Wales manager Ryan Giggs' claim that winger Daniel James was being "streetwise" in relation to an aerial collision has been criticised by brain injury charity Headway.

James was clattered by Domagoj Vida in the 14th minute of the 1-1 Euro 2020 qualifying draw at the Cardiff City Stadium, with the Besiktas defender booked for his rash challenge.

The 21-year-old looked as if he would have to be substituted when a stretcher was sent on to the pitch, but he was able to rejoin the action after receiving lengthy treatment from medics.

Giggs said the player passed the concussion protocols and added that the player "stayed down and was a bit streetwise", and that he was "just using his nous".

Headway has taken a dim view of the situation, with its chief executive Peter McCabe commenting: "Ryan Giggs' claim that the player was being 'streetwise' by staying down and appearing to have been knocked out is shocking.

"If that is the case and James was 'acting', it raises serious questions about the player's understanding of the seriousness of concussion. Not only has he put his own medical team under intense and unfair scrutiny, but he's also set a dangerous example for the millions watching at home.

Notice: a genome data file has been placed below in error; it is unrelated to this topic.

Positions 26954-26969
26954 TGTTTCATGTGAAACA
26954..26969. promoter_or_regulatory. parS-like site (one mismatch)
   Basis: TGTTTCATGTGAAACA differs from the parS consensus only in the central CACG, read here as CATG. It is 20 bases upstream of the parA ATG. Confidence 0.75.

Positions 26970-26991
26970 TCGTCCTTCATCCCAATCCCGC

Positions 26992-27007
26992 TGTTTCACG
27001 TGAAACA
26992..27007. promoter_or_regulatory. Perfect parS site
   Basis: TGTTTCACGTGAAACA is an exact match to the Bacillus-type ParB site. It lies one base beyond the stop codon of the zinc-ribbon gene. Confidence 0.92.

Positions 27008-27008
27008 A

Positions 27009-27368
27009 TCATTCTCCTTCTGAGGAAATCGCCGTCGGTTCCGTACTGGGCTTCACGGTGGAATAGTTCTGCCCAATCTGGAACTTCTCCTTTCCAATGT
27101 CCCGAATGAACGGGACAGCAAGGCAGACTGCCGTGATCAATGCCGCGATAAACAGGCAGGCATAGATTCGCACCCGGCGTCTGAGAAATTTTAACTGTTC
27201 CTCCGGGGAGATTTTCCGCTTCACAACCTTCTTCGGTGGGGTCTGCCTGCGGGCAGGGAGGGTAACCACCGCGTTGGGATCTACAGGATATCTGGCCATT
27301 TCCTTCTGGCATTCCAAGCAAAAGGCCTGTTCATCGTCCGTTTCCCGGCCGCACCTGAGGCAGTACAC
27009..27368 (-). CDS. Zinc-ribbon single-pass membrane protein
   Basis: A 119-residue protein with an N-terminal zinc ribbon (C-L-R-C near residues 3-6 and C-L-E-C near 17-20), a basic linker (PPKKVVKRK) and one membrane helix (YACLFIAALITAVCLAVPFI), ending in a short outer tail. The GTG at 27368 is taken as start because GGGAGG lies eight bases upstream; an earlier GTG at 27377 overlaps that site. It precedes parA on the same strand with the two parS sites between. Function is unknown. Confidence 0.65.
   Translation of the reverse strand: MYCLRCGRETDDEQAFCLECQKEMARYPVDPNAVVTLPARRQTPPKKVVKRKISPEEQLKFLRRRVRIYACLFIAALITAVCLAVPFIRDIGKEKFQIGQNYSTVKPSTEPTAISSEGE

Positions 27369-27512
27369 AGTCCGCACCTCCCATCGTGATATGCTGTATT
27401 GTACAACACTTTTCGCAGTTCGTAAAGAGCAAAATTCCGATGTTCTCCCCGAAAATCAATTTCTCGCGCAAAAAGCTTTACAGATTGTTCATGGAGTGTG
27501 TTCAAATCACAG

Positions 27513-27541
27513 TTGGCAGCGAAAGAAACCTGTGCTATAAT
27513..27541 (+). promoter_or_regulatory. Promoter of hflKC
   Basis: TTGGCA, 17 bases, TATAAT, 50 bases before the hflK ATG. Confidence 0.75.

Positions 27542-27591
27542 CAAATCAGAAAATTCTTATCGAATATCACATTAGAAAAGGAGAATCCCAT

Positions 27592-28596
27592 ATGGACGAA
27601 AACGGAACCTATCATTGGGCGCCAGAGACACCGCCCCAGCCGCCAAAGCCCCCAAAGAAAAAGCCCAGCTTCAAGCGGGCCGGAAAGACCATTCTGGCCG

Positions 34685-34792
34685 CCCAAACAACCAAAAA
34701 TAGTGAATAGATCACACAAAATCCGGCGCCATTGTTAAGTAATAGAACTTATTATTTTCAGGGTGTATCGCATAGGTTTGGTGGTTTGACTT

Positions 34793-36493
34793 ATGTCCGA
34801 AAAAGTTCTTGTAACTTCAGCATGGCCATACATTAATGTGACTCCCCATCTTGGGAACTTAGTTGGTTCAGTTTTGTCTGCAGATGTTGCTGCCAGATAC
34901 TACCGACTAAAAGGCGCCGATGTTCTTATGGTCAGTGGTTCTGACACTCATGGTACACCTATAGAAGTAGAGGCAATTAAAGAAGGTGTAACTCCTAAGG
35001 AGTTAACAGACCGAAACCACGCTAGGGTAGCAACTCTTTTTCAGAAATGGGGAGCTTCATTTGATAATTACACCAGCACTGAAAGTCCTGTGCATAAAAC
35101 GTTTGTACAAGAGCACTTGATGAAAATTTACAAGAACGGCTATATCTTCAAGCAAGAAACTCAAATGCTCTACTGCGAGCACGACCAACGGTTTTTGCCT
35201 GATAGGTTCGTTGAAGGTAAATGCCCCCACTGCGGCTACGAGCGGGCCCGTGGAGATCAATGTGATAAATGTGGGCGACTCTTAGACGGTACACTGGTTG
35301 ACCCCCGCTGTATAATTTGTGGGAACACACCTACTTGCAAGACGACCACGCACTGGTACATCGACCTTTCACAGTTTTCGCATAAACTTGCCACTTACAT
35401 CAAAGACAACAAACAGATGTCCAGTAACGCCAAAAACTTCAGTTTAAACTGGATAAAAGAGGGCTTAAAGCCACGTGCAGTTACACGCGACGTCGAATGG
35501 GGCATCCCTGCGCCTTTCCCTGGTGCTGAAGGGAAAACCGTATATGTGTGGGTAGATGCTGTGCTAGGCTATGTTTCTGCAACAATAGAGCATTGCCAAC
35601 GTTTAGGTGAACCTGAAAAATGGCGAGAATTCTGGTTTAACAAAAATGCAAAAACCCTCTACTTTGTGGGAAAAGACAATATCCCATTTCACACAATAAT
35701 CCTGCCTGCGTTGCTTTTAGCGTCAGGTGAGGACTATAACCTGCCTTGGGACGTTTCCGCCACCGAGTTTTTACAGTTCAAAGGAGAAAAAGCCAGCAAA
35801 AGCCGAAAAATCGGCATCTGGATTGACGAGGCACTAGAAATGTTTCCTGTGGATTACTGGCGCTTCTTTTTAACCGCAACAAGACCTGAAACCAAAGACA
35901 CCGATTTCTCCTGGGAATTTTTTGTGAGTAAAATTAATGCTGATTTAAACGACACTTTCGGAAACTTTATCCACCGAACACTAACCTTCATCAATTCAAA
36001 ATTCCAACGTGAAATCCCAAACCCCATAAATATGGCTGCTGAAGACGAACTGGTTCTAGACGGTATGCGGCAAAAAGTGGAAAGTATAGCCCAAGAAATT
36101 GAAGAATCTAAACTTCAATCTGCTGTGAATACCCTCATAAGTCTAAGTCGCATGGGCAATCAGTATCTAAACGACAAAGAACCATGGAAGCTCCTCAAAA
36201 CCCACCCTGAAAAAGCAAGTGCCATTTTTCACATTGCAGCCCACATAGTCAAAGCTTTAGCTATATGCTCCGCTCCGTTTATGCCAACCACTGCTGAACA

"Similarly, we have serious concerns about terms like 'streetwise' or that the player was 'just using his nous'. It is simply not acceptable for teams to use concussion protocols for tactical gain."

McCabe added: "Like most people watching the footage of the incident, our immediate concern was for the player's health.

"As soon as the incident occurred, he was attended to by the medics who then determined that he was fit to continue.

"Although it is argued that concussion protocols were followed, the rules state that if a concussion is suspected a player must be removed from the game. To all watching, it appeared that Daniel James lost consciousness.

"Regardless of his manager's comments after the game, this in itself must surely have given enough reason to take a cautious approach."

Giggs said after the game: "The physio came over but there was no problem. We did all the (concussion) tests at half-time and he was fine."

Giggs then appeared to suggest James was not as badly injured as many had feared after being sent sprawling by the combative Vida.

"He stayed down and was a bit streetwise," the former Manchester United man said.

"He told the doctors 'I'm not moving, I'm just sitting still'. Not to get anyone sent off, he was just using his nous."

It has been reported that football's lawmaking body, the International Football Association Board, will discuss proposals at its next meetings on 23 October to increase the assessment period for concussions from three minutes to 10 minutes.

As part of the same proposal, concussion substitutes could be introduced while a player receives treatment, and stay on if they are unfit to continue.